From a young age, I was aware of the lack of support for medically disabled people. I was born with cerebral palsy, a rare cognitive disorder. My birth parents, unable to provide the support I needed, had to give me up for adoption. When I was five, I was blessed to be adopted by a family whose kindness and sacrifices have shaped my perspectives and motivations. My parents' unwavering support and belief in my potential instilled in me an immense sense of gratitude and determination. With their encouragement, I worked hard in my education, overcoming my cognitive impairments and learning to advocate for myself. I have now graduated with an Associate's degree and a high school diploma from an early-college program. These achievements are reflections of my resolve to not let others define my potential. My experiences have shown me the gaps in support for medical disabilities. We are perceived as less capable because of our differences and thus are not given the same opportunities. This realization has fueled my determination to advocate for those within the disabled community. In my freshmen and sophomore years of high school, I volunteered at my local church's youth program every weekend. I specifically worked with special needs children so I could provide them with the understanding and empathy that is often limited to them in this world. Through this experience, I witnessed firsthand the impact showing acceptance and compassion can have. I am committed to continue encouraging and advocating for my community. Additionally, I have volunteered as a receptionist at a hospital where I had the opportunity to interact with patients and their families during some of their most vulnerable moments. This experience taught me that showing empathy does not need to be a grand gesture. It can be as simple and impactful as offering a kind word, a listening ear, and a comforting presence. I am motivated to pursue a career in the medical field, with advocacy and representation at the forefront of my values. My dream is to be a pharmaceutical scientist, creating new treatments that prioritize patients' lives over profit. I recognize the limitations and challenges that many medically disabled individuals face when it comes to accessing healthcare. Today's pharmaceutical industry prioritizes maximizing profits over whether or not it helps patients. This has left billions of people in an extremely vulnerable state- physically, mentally, and financially. I am determined to restore the voices of the vulnerable and ensure accessible healthcare for current and future generations. I am committed to ensuring that honesty, compassion, and inclusivity are at the forefront of the medical field. I recognize that my journey will not be easy, but I am motivated by the support I have received from my family and the opportunities I have been given thus far. I am now preparing to begin the next chapter of my life at the University of South Florida. I will be majoring in Biomedical Sciences where I strive to continue to push myself and explore new opportunities. I hope to find or create a community of future medical leaders who share my passions for creating a more equitable future. It would be an honor to receive this scholarship as a recognition of the strong individual I have become and as an encouragement for the leader I aspire to be. Thank you for considering my application.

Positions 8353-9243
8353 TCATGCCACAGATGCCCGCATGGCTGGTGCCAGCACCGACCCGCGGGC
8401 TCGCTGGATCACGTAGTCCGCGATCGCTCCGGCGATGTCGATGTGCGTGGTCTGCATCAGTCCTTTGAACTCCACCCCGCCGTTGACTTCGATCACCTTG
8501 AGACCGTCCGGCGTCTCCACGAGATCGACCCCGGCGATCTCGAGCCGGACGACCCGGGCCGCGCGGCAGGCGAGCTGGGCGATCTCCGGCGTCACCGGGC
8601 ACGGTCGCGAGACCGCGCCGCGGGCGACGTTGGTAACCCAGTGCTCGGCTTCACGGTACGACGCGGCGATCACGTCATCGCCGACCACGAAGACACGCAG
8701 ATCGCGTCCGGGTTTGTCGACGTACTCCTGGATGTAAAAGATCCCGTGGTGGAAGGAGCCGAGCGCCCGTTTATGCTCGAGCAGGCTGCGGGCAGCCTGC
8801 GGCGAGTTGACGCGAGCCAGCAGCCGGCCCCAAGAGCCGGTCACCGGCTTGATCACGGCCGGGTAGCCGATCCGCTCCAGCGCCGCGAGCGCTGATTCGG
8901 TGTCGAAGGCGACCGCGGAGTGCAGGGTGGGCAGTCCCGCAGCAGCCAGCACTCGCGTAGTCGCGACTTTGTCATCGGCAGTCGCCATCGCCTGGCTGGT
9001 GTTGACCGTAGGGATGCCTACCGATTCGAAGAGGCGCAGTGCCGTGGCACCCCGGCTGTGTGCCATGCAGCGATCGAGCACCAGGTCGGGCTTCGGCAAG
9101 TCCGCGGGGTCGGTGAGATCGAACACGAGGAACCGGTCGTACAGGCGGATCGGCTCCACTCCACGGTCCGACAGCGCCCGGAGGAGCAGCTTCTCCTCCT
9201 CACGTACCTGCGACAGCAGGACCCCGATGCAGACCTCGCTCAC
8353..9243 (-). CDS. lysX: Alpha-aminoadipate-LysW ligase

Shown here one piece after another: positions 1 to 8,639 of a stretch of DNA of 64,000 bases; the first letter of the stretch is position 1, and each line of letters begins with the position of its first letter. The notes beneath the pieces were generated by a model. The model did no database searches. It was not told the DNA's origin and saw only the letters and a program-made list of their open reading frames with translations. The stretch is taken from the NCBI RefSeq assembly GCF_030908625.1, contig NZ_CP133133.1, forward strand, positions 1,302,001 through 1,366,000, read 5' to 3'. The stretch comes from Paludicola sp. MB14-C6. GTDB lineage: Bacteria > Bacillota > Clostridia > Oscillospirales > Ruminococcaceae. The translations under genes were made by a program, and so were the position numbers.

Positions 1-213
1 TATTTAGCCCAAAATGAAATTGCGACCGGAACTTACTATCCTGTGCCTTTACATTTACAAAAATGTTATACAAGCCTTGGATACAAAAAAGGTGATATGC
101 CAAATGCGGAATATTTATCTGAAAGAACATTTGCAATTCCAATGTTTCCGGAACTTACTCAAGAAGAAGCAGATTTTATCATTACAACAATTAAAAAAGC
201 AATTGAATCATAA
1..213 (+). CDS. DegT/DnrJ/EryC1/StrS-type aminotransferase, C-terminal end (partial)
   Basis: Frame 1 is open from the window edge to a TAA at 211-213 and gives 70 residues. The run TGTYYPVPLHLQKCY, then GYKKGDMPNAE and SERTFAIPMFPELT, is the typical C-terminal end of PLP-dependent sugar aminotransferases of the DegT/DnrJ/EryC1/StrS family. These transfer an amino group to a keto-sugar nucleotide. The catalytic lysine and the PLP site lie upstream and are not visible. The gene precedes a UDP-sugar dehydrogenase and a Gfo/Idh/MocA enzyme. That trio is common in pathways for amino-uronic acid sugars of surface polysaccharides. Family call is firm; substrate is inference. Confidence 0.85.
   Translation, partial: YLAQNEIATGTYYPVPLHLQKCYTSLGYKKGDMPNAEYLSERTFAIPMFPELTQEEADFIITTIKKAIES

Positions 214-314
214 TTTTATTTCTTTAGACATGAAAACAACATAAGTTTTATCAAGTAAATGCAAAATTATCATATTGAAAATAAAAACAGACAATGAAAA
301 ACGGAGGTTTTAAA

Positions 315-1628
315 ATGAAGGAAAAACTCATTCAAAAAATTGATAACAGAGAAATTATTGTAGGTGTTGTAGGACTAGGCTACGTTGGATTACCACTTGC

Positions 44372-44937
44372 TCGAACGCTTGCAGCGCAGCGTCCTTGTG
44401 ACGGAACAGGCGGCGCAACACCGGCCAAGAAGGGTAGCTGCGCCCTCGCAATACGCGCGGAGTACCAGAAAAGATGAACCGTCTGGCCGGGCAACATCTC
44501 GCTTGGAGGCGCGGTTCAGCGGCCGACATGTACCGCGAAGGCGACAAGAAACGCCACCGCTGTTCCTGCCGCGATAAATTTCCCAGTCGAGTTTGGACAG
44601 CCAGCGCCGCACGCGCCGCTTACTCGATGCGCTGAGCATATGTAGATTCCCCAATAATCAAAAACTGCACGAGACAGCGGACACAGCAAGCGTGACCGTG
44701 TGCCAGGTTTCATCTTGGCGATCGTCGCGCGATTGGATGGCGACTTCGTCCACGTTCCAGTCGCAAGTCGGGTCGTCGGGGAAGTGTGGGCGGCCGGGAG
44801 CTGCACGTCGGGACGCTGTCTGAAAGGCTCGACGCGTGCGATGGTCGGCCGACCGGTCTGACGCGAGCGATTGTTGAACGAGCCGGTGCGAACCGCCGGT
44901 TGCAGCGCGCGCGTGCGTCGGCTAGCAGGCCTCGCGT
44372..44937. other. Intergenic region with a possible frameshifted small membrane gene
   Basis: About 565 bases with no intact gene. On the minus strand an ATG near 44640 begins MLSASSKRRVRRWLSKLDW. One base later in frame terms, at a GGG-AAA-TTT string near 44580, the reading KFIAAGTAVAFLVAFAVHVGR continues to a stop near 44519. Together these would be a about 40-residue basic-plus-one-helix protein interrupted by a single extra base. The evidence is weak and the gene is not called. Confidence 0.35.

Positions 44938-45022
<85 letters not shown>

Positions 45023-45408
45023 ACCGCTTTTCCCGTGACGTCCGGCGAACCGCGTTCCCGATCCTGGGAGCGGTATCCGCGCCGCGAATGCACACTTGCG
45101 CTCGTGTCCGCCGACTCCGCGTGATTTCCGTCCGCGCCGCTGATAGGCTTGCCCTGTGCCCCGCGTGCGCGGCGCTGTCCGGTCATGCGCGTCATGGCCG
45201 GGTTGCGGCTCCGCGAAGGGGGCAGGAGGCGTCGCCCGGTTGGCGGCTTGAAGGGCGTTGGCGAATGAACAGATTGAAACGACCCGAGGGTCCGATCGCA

Miguel Mendez Social Justice Scholarship